Let’s begin with one of the most obvious improvements that would happen with this change. Injuries have the potential to be reduced. Again, there is no exact correlation between the schedule and injury occurrence, however, there is no doubt that less preseason will players some good. After all, in a league as contact heavy as the NFL a break from the action is always a good thing.

One thing that players often never get to do during a season is rest and recover enough. Of course, there are players like Tom Brady who go the extra mile to really look after themselves. But not everyone is Brady and not everyone follows the same diet and exercise plan. In reality, it is hit or miss with injuries, but there is for sure faith that a reduction of unnecessary games would be beneficial.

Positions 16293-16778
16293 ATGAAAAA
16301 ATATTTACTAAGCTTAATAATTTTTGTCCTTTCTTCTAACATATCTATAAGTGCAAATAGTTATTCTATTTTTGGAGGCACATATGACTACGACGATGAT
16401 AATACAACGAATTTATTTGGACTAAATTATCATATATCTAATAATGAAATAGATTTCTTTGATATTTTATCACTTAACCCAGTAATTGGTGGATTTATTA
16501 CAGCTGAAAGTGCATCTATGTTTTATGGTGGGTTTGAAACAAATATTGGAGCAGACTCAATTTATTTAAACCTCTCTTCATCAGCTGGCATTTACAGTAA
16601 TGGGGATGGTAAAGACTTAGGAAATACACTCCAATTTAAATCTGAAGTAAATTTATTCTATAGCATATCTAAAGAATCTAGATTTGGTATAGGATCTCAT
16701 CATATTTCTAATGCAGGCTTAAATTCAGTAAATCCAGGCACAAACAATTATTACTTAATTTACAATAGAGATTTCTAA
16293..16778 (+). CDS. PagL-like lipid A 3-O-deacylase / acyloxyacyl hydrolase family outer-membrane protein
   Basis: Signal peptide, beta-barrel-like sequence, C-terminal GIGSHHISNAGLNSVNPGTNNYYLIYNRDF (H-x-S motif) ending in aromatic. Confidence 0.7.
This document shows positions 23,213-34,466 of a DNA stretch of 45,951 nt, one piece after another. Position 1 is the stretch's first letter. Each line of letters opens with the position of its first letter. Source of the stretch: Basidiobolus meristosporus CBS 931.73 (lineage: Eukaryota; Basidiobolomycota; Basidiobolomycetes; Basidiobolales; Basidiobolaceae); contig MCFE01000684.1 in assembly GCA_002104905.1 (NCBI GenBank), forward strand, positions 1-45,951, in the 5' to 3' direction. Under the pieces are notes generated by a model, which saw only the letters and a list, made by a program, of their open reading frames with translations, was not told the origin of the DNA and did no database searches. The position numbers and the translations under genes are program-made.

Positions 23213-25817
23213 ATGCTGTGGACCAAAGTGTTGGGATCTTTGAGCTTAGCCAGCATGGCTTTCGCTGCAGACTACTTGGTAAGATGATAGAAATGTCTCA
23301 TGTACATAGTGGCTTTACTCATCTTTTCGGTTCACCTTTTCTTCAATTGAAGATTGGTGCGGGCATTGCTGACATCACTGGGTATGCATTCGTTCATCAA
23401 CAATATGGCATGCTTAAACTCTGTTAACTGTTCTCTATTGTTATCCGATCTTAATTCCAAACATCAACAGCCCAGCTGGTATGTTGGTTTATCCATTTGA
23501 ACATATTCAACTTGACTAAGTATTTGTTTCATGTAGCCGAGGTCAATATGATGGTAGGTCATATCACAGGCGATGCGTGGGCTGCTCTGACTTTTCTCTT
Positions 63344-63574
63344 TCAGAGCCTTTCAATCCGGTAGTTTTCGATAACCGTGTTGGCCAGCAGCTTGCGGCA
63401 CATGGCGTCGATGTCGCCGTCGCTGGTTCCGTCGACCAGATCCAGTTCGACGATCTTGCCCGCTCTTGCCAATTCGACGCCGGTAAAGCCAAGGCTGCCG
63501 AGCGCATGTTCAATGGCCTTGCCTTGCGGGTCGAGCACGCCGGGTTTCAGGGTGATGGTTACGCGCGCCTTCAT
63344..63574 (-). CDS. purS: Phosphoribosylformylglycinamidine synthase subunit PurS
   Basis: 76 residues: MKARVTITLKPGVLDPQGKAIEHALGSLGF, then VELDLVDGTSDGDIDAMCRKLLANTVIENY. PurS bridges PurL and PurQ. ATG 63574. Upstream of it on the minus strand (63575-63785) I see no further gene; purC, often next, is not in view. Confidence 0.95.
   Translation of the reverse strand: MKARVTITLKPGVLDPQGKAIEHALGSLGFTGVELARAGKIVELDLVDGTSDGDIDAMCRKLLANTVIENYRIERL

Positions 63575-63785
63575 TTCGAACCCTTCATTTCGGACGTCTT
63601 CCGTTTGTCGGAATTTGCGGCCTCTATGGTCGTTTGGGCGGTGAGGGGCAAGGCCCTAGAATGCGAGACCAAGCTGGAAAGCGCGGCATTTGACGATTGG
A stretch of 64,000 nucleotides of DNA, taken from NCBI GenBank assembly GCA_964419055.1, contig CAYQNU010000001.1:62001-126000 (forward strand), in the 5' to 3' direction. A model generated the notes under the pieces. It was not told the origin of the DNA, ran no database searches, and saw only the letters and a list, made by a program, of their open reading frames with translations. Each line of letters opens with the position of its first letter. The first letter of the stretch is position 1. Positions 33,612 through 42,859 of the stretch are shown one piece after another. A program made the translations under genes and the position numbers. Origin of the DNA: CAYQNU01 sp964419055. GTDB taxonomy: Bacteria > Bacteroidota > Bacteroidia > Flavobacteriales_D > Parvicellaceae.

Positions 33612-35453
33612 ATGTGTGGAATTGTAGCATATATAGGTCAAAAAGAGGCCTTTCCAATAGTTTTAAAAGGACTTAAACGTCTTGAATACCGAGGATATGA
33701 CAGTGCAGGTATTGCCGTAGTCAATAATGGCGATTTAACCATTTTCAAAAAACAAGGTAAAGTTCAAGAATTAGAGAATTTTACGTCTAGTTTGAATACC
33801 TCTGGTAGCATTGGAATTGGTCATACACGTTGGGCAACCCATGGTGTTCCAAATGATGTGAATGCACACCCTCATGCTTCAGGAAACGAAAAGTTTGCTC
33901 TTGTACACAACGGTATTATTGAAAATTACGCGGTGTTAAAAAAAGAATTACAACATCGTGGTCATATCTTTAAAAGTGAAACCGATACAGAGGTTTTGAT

Next up is another reason I believe this is a good move by the NFL. Revenue increase. If we’re being honest fans here, the preseason is really more of a chore then a fun event. Most fans truly look forward to the regular season and playoffs. With more regular season games on deck, expect the fans to tune for at least an additional two games, as opposed to tuning out more preseason games.

Finally, one more reason. Players would have a little more fun and more to play for. With a longer regular season, teams don’t have to feel so desperate. There would be an incentive in the season to do well, and more reps for players to get their stats and money. If you were to ask NFL players how they feel, they most likely hate the preseason more than the fans.